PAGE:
Press on Environment and Wildlife
Industrialists, schools, queue up to adopt animals (August Week #2 (2013))
Supporting wildlife conservation, a number of industrialists, individuals and even schools have come forward in adopting animals like tiger, elephant and rhino at the Kolkata Zoo.

Even before the animal adoption programme was officially launched today, the zoo authorities said they have already received contributions of Rs 30 lakh. 

"Almost all animals have been adopted. For some animals like tiger and rhinoceros there is a queue as more people are willing to adopt them," said V K Yadav, acting director of Alipore Zoological Gardens.


MP Villagers declare mining will not be allowed in forests (August Week #2 (2013))
Residents from 11 villages gathered at Amilia village today to issue a declaration that they would not allow their forests to be converted into coal mines and demanded that they be given rights under the Forest Act.

NGO Greenpeace's senior campaigner PriyaPillai said a peaceful non-violent campaign was on for the last two years to ensure that allotment of the Mahaan coal block for mines would not mean ending the livelihood of 14,190 people.


Drones to keep eye on Panna tigers (August Week #2 (2013))
Forest officials at Panna National Park in Madhya Pradesh will soon get eyes in the sky to track the movement of 20 odd tigers in the park area and to keep them off poachers. In a bid to strengthen tiger conservation in the national park, drones--unmanned
aerial vehicles (UAV) will be deployed for surveillance. A proposal to use drones in the park is learnt to have been cleared by the ministry of defence.

Thus, Panna would be the second national park in the country besides, Kaziranga to use drones for aerial surveillance.


Sand mining banned by green bench (August Week #2 (2013))
Illegal sand mining is in complete violation of the Environment Protection Act. Sand mining on floodplains of rivers leads to natural hazards. The issue of licences for sand mining is very strict, and illegal mining must be stamped out with an iron hand.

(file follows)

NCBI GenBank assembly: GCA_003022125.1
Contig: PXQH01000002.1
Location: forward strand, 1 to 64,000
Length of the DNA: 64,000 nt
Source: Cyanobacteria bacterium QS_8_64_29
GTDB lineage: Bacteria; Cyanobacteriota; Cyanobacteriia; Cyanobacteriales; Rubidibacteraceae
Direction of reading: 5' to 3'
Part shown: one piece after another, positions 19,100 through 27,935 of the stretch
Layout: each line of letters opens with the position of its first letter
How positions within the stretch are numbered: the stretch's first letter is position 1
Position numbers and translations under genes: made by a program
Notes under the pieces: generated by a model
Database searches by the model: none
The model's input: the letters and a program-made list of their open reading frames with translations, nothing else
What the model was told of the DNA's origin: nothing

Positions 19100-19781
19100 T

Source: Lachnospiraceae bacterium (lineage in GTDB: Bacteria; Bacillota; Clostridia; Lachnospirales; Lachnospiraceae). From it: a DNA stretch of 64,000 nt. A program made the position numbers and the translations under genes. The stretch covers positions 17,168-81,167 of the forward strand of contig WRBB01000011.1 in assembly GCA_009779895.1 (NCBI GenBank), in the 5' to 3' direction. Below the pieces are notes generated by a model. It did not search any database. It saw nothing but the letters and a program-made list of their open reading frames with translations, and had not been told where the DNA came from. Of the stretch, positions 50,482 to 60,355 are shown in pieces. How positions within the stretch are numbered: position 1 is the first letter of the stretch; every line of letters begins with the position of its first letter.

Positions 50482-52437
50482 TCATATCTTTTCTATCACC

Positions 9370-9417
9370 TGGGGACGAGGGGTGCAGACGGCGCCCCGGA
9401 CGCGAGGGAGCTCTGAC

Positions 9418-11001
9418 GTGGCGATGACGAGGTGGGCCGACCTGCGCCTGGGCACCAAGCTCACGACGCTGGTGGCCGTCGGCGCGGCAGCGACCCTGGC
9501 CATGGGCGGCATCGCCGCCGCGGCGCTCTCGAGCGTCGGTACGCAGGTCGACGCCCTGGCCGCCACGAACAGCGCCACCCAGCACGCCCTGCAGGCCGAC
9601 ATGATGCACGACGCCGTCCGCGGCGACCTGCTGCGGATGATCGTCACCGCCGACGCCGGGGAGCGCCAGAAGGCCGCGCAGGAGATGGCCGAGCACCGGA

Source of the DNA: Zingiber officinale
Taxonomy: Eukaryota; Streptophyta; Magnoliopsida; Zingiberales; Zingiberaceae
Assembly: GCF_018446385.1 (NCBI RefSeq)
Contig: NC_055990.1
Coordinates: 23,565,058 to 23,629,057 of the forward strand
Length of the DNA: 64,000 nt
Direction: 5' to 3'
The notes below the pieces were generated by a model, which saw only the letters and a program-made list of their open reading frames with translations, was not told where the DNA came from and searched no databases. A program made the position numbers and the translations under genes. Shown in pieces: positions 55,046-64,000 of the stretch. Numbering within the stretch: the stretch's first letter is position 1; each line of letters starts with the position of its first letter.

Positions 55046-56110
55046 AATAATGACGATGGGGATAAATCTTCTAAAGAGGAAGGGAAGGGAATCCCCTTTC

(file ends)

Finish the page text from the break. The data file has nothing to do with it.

It is not a party issue, but a national issue... We will crackdown on illegal sand mining. If anything is found, will take action under the Environment Protection Act,” said minister of state for environment Jayanthi Natarajan.


Poacher Sansar Chand spared trial under organized crime law (Issue of the week, July Week #5 (2013))
Accused of killing over 200 tigers besides thousands of other wildlife species, Chand had opposed levying of charges under the Maharashtra Control of Organised Crime Act on technical grounds.

His counsel, Pramod Kumar Dubey, had said that a MCOCA case is not applicable against Sansar Chand as it was filed as a supplementary charge.

In 2010, the court had granted bail to Sansar Chand. Chand was arrested in June 2005 by Delhi Police from Paharganj area, after which CBI had taken him into custody.

During interrogation Chand had provided several clues to CBI and also pointed to the existence of an organized crime syndicate engaged in a large-scale operation across various wildlife sanctuaries in the country.

In 2005, the agency had chargesheeted him under the stringent Maharashtra Control of Organised Crime Act (MCOCA), a first against any wildlife criminal.


Season of rejuvenation begins (July Week #5 (2013))
When the Malayalam month of Karkidakam starts on Wednesday, it’s going to be boom time for ayurveda clinics as the tradition of rejuvenation begins.

And this year, with the copious rains, the low temperature has turned out to be ideal for the special porridge of herbs and cereals and also for the ritual oil massage to keep people healthy for the next full year.

The state government-owned Oushadhi in Thrissur has already come out with 11 varieties of porridge which will be made available at its canteen from 8 am to 8 pm, according to Dr K.S.Rajithan.

The herbs and grain that go to make these porridges which include horsegram, fenugreek and navara rice, help keep the body warm. A doctor will also be around to provide free counselling on the medicinal porridge and other forms of Karkidaka care.

The porridge can trace its roots to the lean season when the monsoon left people with little work. The available rice and cereals were cooked with leafy vegetables, herbs and roots.

During monsoon, the absorption power and immunity of the body are at their lowest and this will have to be supplemented with herbs, medicines and oils which is what this rejuvenation therapy is all about, say ayurveda experts.


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